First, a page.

Aquaplaning is a very real, yet invisible danger

Aquaplaning is a very real, yet invisible danger

Aquaplaning, or hydroplaning, occurs when the water between your tyres and the road surface cannot be removed quickly enough. This layer of water builds up in front of the tyres until the pressure of the water exceeds the pressure of the tyre on the road, resulting in the tyres losing contact with the road surface. This loss of traction causes the wheels to slip and prevents the vehicle from responding to steering, braking or accelerating.

As a result, your vehicle can go out of control, start to skid or spin. A potentially dangerous situation. How to prevent or reduce aquaplaning Check your tyres and tyre inflation regularly. Insufficient pressure strongly increases the risk of aquaplaning. If tyre pressures are 30% below that recommended then there is a sharp increase in the risk of aquaplaning.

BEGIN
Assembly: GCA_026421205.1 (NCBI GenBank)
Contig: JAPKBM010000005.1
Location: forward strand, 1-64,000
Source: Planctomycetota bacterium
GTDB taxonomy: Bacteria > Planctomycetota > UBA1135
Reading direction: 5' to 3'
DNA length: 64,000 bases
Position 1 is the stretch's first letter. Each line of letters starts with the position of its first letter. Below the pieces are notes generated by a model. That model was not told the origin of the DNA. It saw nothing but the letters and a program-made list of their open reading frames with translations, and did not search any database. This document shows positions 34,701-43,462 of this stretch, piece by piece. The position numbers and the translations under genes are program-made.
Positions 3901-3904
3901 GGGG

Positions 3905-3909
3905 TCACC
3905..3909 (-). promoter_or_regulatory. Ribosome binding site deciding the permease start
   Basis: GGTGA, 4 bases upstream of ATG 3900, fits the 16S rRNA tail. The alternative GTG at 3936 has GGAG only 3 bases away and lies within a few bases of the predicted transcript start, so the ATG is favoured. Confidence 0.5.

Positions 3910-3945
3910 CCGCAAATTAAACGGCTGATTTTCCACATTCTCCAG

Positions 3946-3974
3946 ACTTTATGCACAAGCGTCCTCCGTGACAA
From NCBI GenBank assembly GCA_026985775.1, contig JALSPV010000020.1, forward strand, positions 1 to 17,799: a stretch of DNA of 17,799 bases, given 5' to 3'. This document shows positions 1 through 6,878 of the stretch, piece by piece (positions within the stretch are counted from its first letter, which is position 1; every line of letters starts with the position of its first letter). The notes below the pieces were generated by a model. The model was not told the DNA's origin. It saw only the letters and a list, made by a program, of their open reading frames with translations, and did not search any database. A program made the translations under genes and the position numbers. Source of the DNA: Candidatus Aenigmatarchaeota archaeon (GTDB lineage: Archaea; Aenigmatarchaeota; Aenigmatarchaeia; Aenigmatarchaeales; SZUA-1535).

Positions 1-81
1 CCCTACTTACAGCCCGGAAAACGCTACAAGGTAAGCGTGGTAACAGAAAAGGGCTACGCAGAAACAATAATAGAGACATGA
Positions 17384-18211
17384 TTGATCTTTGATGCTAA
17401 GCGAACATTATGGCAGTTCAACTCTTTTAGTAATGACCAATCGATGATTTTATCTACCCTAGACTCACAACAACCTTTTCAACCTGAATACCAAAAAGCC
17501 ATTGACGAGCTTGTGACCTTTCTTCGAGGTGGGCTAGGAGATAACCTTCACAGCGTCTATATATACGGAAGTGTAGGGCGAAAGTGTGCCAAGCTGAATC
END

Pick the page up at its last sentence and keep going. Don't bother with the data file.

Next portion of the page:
Check your tyre wear and tread depth. The more tread depth you have remaining on your tyres the more water you can disperse, reducing the risk of aquaplaning. Reduce your speed. Especially when approaching large puddles or areas of standing water.

What causes aquaplaning? The presence of too much water can make your vehicle lose contact with the road surface. A tyre travelling through water pushes a wave ahead of it. When the tyre tread hits the water at the front of the contact patch it increases the water pressure. If it becomes greater than the average pressure of the tyre on the road surface then the tyre won't be able to disperse the water and it will lift off the road surface. The deeper the water and the higher the vehicle speed, the greater the effect eventually affecting road holding. In order for a tyre to perform properly on a wet surface, it must be able to disperse the water to restore dry contact. The groove to water ratio Most potential aquaplaning incidents are prevented by the grooving of the tread and the shape of the contact patch. As your tyre tread becomes worn, however, its ability to resist aquaplaning is reduced. The deeper the water, the sooner you’ll lose traction.

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